shē ́ōl (שׁאול, she‘ōl):

This word is often translated in the King James Version “grave” (e.g. Genesis 37:35; 1 Samuel 2:6; Job 7:9; 14:13; Psalms 6:5; 49:14; Isaiah 14:11, etc.) or “hell” (e.g. Deuteronomy 32:22; Psalms 9:17; 18:5; Isaiah 14:9; Amos 9:2, etc.); in 3 places by “pit” (Numbers 16:30, 33; Job 17:16). It means really the unseen world, the state or abode of the dead, and is the equivalent of the Greek Háidēs, by which word it is translated in Septuagint. The English Revisers have acted somewhat inconsistently in leaving “grave” or “pit” in the historical books and putting “Sheol” in the margin, while substituting “Sheol” in the poetical writings, and putting “grave” in the margin (“hell” is retained in Isaiah 14). Compare their “Preface.” The American Revisers more properly use “Sheol” throughout. The etymology of the word is uncertain. A favorite derivation is from shā'al, “to ask” (compare Proverbs 1:12; 27:20; 30:15-16; Isaiah 5:14; Habakkuk 2:5); others prefer the root shā'al, “to be hollow.” The Babylonians are said to have a similar word Sualu, though this is questioned by some.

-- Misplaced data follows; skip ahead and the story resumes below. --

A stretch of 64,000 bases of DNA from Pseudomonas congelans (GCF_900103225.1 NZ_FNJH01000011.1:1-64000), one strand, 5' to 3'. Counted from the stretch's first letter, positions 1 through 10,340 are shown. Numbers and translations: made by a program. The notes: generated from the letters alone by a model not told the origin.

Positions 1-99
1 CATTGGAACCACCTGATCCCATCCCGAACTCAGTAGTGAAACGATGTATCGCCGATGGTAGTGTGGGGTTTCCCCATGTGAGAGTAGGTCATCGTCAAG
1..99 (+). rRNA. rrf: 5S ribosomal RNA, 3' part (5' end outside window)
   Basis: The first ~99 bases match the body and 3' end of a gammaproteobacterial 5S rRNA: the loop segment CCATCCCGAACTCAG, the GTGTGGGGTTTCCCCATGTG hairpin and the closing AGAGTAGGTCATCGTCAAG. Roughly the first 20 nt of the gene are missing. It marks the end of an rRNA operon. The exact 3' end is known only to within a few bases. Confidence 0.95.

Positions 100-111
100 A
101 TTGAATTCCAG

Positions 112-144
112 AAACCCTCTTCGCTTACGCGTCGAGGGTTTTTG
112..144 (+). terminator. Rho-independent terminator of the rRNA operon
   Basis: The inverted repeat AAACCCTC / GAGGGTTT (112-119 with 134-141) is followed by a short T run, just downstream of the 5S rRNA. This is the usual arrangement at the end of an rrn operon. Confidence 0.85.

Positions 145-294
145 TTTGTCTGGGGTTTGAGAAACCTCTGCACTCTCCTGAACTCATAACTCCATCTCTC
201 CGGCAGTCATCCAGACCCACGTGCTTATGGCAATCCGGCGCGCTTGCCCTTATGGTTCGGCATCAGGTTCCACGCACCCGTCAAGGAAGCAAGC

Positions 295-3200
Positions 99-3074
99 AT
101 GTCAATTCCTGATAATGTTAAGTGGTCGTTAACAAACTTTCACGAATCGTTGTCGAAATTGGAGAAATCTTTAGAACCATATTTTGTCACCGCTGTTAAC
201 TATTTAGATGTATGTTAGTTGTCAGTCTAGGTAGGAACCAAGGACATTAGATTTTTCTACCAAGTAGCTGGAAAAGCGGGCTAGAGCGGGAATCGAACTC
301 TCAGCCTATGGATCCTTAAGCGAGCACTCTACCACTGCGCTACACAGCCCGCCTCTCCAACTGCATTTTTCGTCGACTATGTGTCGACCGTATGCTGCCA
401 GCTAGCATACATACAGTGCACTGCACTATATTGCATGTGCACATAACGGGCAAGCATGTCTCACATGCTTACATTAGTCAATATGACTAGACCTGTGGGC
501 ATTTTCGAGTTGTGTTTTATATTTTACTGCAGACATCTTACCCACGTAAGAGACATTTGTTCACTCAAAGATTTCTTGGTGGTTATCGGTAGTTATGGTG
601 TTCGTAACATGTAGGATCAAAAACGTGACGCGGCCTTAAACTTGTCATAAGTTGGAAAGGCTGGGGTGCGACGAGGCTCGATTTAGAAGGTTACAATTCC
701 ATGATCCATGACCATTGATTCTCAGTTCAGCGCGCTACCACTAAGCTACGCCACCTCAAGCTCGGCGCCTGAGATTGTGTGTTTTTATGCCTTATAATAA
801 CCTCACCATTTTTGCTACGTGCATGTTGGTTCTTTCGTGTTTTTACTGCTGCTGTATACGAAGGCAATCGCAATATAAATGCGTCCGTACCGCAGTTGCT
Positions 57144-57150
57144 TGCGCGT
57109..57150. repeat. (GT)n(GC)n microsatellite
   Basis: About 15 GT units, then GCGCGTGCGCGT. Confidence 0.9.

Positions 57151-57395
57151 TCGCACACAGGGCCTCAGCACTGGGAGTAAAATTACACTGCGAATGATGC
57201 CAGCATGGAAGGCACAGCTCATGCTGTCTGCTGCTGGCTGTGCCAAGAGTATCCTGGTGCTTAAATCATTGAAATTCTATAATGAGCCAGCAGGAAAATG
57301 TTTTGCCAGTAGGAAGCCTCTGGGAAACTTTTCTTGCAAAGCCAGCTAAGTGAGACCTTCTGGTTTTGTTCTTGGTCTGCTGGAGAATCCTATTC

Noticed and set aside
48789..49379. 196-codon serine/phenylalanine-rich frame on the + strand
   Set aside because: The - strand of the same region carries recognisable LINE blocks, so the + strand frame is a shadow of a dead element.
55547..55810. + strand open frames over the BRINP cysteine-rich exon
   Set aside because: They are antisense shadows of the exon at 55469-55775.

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Author: International Std. Bible Encyclopedia

Keywords: Sheol, Hell, Hades, Tortured in hell, Punishment in hell, Eternal torment, Eternal torture, Everlasting torment, Everlasting punishment, Grave, Gehenna, Afterlife, After life, Death, Life after death, Purgatory, Jewish view hell, Immortal soul, Immortal spirit, Abrahams bosom

Source: James Orr (editor), The International Standard Bible Encyclopedia, 5 volume set.

Page indexed by: inWORD Bible Software.